Sprint four lasted from March 27th to April 8th. I was sick for the first class, but it wasnt hard to catch up on what the rest of the team was planning for the rest of the sprint. By the end of it, we’ve made a lot of progress, our group currently has a working prototype for our final presentation. After this sprint, or the next, we should be able to focus more on putting our presentation together since our project will likely be working and polished by then.
Recently we’ve brainstormed a list of improvement ideas to work on, polishing the project while we still have time. Some of the improvements include changing the header colors around, making the words bigger and easier to read, adding more buttons, and doing more with the title on the page. Many of these features are quick fixes, typically each one will take less than an hour. This sprint is likely going to change dynamically as we think of good ideas or quick changes.
We decided not to implement a login feature, or rather, it has a low priority and we will do it last if we have extra time on our hands. Additionally, the way we divide up work will be different than described in my last retrospective. Each button in the navbar is more of a placeholder, not exactly designed to perform a specific task other than change the text in the middle of the screen. Instead, each member will be given minor to moderate tasks to complete like the ones we planned out in our last class.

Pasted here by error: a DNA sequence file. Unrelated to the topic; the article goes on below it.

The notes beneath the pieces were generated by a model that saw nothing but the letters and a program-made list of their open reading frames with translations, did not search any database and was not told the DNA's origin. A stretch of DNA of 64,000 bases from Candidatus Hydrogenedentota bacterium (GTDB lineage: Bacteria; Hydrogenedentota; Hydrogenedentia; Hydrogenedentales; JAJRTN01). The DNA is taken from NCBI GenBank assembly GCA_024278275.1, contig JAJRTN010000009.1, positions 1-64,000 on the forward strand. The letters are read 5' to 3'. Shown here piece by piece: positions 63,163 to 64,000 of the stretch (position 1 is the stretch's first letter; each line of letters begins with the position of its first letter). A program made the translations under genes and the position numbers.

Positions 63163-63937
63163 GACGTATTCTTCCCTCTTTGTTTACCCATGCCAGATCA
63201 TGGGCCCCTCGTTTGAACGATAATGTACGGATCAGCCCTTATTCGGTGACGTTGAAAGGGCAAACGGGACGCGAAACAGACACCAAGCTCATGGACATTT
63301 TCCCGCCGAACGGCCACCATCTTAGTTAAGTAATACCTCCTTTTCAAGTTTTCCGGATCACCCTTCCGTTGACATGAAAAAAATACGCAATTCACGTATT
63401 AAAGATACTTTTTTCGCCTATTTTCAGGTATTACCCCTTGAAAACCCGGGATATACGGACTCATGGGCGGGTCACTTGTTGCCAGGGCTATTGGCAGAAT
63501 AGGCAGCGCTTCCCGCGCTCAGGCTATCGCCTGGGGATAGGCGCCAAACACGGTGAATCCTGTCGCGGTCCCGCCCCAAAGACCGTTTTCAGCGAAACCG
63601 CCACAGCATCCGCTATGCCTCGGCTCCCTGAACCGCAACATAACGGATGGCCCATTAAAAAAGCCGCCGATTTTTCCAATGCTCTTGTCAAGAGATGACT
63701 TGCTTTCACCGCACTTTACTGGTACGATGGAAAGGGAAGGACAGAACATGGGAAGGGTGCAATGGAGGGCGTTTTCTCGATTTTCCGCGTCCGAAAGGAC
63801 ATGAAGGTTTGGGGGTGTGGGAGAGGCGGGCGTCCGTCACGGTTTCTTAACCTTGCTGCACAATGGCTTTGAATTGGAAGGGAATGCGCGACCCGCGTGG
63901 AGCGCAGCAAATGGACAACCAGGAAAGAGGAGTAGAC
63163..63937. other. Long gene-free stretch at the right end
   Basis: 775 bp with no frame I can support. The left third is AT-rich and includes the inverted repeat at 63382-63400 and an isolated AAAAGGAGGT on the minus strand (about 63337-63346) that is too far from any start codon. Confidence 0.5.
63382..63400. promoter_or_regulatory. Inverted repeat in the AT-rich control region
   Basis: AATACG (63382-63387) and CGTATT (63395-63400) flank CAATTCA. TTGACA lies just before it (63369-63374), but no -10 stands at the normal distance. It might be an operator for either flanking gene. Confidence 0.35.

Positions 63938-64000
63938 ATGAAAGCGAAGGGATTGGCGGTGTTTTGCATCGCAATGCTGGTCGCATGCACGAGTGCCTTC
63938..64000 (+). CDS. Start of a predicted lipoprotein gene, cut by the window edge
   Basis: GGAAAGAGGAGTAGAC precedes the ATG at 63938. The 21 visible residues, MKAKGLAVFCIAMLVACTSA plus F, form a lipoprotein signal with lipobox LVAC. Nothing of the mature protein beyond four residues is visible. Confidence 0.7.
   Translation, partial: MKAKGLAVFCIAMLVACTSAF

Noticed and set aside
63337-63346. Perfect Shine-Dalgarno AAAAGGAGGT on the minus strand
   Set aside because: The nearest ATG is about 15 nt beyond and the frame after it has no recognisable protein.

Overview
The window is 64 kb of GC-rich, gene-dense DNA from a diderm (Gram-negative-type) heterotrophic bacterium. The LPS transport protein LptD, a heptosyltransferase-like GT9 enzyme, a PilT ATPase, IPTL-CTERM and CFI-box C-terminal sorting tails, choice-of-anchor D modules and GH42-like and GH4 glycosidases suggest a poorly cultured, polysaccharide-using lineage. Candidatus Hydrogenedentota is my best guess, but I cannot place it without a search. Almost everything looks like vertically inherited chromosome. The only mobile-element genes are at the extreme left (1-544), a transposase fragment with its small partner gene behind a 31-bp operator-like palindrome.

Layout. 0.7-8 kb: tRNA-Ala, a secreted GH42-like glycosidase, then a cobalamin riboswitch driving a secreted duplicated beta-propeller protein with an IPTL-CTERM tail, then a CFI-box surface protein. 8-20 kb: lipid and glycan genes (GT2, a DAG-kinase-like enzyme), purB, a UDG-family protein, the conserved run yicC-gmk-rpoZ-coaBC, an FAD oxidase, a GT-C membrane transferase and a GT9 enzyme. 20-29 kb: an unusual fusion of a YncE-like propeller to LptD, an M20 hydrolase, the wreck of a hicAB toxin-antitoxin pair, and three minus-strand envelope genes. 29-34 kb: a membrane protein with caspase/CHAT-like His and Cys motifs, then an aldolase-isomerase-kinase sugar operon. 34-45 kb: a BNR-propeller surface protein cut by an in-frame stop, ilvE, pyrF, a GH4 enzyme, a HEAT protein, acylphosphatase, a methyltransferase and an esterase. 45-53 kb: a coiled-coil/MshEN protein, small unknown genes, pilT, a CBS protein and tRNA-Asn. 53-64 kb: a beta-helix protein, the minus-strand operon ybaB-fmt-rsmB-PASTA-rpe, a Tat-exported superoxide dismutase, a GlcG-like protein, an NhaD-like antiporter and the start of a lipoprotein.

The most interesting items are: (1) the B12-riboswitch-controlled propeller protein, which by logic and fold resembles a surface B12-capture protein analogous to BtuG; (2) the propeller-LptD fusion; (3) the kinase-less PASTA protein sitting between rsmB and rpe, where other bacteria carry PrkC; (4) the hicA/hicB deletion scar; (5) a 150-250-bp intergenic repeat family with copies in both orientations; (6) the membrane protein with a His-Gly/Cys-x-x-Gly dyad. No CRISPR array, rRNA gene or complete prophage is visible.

First we made sure to download the required angular material, our group member quoc took the liberty of creating a skeleton project and pushing it to gitlab. We all downloaded the skeleton, and have since made improvements on the style and layout of our navigation bar. Of the features we brainstormed, in class we quickly completed centering the text, which makes it much easier to read. Currently, we are also quickly working on changing the color values, which will also be completed soon.
My role in the group is to figure out how to have a nested button within one or multiple side bar buttons. The idea is that we could have a category named button that also works as a drop down bar, offering a few different buttons based on the category. My assignment seems not difficult, but also not as easy as changing color values, which is why some group members have multiple low effort tasks while I only have one moderate effort task.